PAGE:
• Does your analytics and BI platform have robust connectors to all forms of data, both live and cached, in the cloud and on-premise?
  • Can your platform perform ETL quickly and seamlessly between relational database management systems, data warehouses, and third-party applications?
  • Can your platform retrieve raw sources of data and migrate, integrate, cleanse, mashup, and manage it all to prepare it for analysis?
  • Does your platform allow me to implement newer data technologies and will it be fully integrated with Big Data sources like NoSQL databases, such as MongoDB?

Any platform that can’t positively answer all these questions may leave you needing to buy, install, and integrate further software and hardware to extend the capabilities of your analytics and BI (at considerable extra cost), thereby undermining much of the good work you may have done to implement a solution in the first place.

Usability

The second big consideration is usability, both in terms of set-up and ongoing use. This is an issue that affects both the builders of any analytics and BI platform, as well as the end-users. If the need for IT resources and infrastructure can be limited in the implementation phase and reduced in the maintenance phase, then a platform becomes simpler and cheaper to install, customize, and use. Furthermore, it makes a platform faster and more flexible for ad-hoc analysis and even easier for non-technical end-users. Ease of use encourages more individuals to use an analytics and BI platform. When more people throughout an organization develop the habit of using it, it drives more value. The key questions to ask your OEM supplier here are:

  • Do you provide a Single-Stack platform, or do you require supporting infrastructure and resources to run an update?
  • Is the platform dependent on IT resources to support large, complex data?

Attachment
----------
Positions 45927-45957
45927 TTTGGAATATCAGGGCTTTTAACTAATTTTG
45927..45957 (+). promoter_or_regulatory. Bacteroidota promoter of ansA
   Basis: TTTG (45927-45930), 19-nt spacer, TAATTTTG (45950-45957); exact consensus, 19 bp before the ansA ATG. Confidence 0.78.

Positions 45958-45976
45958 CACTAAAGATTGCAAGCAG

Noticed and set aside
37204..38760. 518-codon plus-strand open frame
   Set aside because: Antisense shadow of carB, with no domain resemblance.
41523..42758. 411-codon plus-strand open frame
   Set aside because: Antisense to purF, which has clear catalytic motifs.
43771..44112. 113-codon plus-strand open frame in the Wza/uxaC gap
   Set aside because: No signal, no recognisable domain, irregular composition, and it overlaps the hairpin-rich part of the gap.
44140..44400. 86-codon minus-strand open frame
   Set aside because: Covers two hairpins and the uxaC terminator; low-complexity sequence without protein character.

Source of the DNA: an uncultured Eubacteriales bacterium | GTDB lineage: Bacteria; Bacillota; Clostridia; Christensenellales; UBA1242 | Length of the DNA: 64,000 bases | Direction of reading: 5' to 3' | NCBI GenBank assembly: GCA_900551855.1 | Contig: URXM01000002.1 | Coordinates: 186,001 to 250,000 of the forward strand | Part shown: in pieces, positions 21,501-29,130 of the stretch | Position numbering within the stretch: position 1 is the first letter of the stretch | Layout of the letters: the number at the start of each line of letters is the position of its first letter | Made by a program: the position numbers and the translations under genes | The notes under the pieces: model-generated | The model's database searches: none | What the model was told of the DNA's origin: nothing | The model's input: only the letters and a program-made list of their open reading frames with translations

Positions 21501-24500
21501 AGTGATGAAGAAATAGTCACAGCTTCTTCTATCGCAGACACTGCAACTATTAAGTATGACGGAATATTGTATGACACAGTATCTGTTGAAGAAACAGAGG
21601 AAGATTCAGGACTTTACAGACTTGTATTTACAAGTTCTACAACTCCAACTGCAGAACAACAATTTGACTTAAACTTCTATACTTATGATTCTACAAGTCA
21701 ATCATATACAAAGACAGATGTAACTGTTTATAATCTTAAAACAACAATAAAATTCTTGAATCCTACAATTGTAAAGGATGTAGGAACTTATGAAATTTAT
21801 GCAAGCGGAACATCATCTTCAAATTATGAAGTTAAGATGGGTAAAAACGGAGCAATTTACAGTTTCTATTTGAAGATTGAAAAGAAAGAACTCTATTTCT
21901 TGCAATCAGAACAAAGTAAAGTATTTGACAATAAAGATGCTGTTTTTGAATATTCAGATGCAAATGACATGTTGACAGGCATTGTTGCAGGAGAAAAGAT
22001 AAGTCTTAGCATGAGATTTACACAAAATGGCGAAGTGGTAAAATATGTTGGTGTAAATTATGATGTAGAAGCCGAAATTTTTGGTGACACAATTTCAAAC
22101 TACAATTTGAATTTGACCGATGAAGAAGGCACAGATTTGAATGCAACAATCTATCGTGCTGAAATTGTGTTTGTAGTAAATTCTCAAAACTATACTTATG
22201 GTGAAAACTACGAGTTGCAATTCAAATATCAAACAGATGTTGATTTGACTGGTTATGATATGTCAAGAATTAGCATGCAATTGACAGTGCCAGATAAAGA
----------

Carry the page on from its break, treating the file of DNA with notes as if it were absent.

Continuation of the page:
• Is any extensive data preparation or modeling required?
  • Can it be used as a self-service platform for non-technical users, or does it require developer / IT expertise to generate results?

Experience

Finally, it’s important that your OEM supplier really understands what you need, what you want, and what you’re trying to achieve at your organization. You should be sure that your chosen provider knows the challenges you face and how to meet them, and has a good track record of service, so you can be confident you’ll have a positive customer experience. After all, implementing embedded analytics is a big decision with significant spend, which means you need to be certain that you’ll get the help you need to maximize your ROI and get the most value out of your investment. There’s an intangible element of “chemistry” required in the relationship that you have with your supplier, but there are still some things you can do to help select the right partner.

Familiarity with sector, experience with scale, and customer experience

Before you send an RFP to potential providers and put your project out to pitch, do some preliminary research. Take a look at providers’ websites and industry news, to find out whether your preferred potential providers have worked with your industry sector, whether they’ve worked at the scale you require, and whether working with them is usually considered to be a positive experience. This will give you some idea about how well they’ll understand your technical and business needs and how responsive they’ll be to them.

Check out use cases and customer stories published by vendors. Take a look at objective third party analyses of the major players in the marketplace, such as Gartner’s Magic Quadrant for Analytics and Business Intelligence. And learn what other customers say about the providers you’re considering. There are some great user reviews out there, like the G2 Crowd user satisfaction ratings of the best embedded business intelligence software, and Gartner’s Peer Insights / Customer Choice for Analytics and Business Intelligence Platforms. We’ve even got our own guide on making sense of software reviews, to help you make a choice that will be best for you and your organization.

In summary…

Use these questions, criteria, and considerations as a checklist to help you discover which supplier is best placed to provide you with embedded analytics. It’s a critical decision that, if taken correctly, will lead to some wonderful benefits for your business, your users, and your customers.